Also spelled T'ien-kow, T'ien-k'uan and Tian-gou. The Japanese corruption of the T'ien-kou is Romanised as 'tengu'. This node is about the Chinese version, the heavenly dog (also translated as the celestial dog).

In Chinese mythology, T'ien-kou lived in the sky, acting as the guard dog for Erh Lang, a nephew of the Jade Emperor (AKA Yu-huang, the Great Emperor of Heaven). Erh Lang sics T'ien-kou on evil spirits that try to approach the Emperor's place. T'ien-kou also caused solar and lunar eclipses by swallowing the sun or moon; when this happened the mortals down on Earth would beat gongs and drums to try to frighten the dog away.

T'ien-kou is associated with meteors, Sirius, and storms. These appearances, along with eclipses, tend to be manifestations of T'ien-kou's darker (yin) side. T'ien-kou is somehow identified with the mountain demons, although I don't understand how this works -- when speaking of the mountain demons, T'ien-kou suddenly turns plural and evil*. Owners could also protect a cherished dog by placing an image of their dog on Erh Lang's alter; this is probably some sort of evocation of T'ien-kou.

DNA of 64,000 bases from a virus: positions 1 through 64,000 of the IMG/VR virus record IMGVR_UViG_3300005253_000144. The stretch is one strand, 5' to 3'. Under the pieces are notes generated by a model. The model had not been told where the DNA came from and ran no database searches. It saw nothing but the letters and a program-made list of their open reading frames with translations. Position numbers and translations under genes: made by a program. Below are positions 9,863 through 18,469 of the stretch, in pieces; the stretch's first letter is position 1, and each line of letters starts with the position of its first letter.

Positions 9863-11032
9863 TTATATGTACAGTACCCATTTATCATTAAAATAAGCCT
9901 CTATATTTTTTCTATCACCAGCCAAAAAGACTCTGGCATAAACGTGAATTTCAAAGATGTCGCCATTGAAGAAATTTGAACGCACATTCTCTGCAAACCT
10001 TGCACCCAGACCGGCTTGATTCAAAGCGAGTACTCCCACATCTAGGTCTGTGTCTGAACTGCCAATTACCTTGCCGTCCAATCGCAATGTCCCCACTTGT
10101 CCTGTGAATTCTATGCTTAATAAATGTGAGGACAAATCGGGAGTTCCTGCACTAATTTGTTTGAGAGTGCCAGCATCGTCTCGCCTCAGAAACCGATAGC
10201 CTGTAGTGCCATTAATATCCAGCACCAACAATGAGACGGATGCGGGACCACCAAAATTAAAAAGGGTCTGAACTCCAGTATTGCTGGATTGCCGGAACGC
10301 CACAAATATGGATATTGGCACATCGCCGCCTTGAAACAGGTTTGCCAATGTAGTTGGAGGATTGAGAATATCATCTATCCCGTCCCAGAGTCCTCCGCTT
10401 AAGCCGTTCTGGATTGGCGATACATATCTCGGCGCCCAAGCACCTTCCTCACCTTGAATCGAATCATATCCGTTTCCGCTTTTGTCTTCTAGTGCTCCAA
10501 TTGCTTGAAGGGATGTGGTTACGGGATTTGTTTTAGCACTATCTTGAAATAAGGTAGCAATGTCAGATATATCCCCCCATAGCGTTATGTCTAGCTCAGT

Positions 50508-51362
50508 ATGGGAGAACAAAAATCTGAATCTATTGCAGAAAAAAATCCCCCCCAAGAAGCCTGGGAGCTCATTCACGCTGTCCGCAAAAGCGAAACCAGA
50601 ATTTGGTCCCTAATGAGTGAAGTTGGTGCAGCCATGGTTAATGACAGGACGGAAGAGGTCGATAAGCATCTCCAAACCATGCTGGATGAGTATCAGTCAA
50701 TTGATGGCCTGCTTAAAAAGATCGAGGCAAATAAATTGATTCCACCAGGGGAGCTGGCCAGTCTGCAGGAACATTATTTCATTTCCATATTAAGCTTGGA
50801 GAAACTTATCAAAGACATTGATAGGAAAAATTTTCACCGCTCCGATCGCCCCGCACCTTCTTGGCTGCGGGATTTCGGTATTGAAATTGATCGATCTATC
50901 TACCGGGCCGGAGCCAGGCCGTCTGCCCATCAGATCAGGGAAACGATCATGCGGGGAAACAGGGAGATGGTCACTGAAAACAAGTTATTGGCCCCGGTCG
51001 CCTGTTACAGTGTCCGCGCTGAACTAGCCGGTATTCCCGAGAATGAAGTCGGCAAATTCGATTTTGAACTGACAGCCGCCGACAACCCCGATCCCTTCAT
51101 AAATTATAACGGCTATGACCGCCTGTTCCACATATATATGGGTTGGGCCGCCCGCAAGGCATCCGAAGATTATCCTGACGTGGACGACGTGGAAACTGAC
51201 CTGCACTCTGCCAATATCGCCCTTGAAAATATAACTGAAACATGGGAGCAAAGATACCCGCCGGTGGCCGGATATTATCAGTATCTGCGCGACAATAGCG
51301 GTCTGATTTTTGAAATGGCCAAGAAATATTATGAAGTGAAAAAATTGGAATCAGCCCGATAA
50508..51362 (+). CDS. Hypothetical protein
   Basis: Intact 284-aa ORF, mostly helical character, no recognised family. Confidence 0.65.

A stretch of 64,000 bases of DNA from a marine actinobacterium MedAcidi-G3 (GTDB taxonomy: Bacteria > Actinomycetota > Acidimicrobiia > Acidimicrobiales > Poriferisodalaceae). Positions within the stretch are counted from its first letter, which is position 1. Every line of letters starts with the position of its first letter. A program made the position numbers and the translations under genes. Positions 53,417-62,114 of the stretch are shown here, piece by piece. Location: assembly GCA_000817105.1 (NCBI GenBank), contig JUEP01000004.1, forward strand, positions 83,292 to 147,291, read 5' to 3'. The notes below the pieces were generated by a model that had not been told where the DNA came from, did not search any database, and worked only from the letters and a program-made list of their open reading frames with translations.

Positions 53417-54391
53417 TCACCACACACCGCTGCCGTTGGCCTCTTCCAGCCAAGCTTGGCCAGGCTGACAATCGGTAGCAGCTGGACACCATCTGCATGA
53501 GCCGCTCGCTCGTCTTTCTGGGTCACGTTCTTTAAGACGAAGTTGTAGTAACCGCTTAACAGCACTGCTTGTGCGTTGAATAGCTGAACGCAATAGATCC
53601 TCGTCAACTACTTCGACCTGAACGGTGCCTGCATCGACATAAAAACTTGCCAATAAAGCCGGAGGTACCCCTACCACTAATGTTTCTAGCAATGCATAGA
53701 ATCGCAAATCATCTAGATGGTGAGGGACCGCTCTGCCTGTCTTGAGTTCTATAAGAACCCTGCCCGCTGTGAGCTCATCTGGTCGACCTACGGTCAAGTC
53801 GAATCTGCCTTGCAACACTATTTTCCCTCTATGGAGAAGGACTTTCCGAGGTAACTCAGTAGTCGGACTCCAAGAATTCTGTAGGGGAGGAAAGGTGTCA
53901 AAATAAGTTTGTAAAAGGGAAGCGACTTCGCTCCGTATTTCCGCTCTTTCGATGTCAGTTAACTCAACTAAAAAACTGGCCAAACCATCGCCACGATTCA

When the legend of T'ien-kou was introduced to Japan the mountain demon turned into a bird, and these birds were structurally commingled with the Japanese yamabushi (mountain priests). At this point they became more mischievous than evil, and often would help humans. You should see the tengu node for for information on this.


T'ien-kou is also one of the many names given to the Chinese Foo Dog, a breed of dog somewhat related (and possibly ancestral) to the Chow Chow.


*I assume that there is a connection through meteors. Meteors, with there fiery tails, were thought to be dog-like, and connected with T'ien-kou, but also demon like, and connected with the mountain demons. Why these two creatures share the same name, I do not know. The Japanese tengu comes from the mountain demon, not the guard dog.

Log in or registerto write something here or to contact authors.